ZALAVAR, Hungary (Reuters) – Twice a month a few dozen Russian orthodox believers gather in a small Catholic chapel whose foundations date back to the 11th century, their temporary place of worship as they do not have a church of their own in western Hungary.
These worshippers now have a good chance of having their own church built in the spa town of Heviz, after Prime Minister Viktor Orban granted 2.4 billion forints ($9 million) in the budget to the renovating and building of Russian Orthodox churches.
Channelling state money to the Hungarian branch of the Russian church, which had just 2,365 followers in the latest census in the mostly Catholic country of 10 million, was seen by political analysts and critics as a bid to win favor with President Vladimir Putin.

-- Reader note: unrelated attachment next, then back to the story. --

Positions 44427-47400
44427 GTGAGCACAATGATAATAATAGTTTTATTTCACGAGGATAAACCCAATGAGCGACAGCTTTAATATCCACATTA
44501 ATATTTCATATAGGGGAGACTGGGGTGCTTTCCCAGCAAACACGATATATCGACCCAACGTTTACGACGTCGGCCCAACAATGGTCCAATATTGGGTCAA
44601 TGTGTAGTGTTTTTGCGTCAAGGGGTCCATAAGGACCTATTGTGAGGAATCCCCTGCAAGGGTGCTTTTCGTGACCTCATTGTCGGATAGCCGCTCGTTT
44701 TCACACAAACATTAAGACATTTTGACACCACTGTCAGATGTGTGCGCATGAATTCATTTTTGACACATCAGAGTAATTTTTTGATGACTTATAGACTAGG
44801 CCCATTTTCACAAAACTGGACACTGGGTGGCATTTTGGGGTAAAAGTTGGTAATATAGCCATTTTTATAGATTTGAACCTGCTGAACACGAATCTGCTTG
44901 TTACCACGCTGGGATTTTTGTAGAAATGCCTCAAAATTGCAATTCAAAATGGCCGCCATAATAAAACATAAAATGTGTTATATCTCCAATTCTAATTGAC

Orban signed off the decree and it was published on Feb. 1, the day before he received Putin in Budapest. It was their fourth meeting in two years and Putin was back on Aug. 28 for a judo event when they met again. On that day, Orban allocated an additional 313 million forints to the Russian Orthodox church.
Although the amounts are small, some analysts and critics see the bolstering of the Russian Orthodox Church with state cash as significant in the context of Russian-Hungarian relations.
“This move is on the one hand a gesture toward Vladimir Putin, and the Russians, a small community living here in Hungary, but at the same time it really shows the … influence of Russia on Hungary,” said Peter Kreko, director of think-tank Political Capital.
AN UNSETTLING ALIGNMENT
Hungary’s alignment to Russia is unsettling to fellow European Union member states where Russia’s alleged interference is taken with such alarm that several countries have moved to set up agencies to counter it.
Inside the European Union, Hungary promotes scrapping economic sanctions imposed after Russia’s annexation of Crimea in 2014, saying it hurts trade.
Trade ties between Russia and Hungary include a gas supply pact…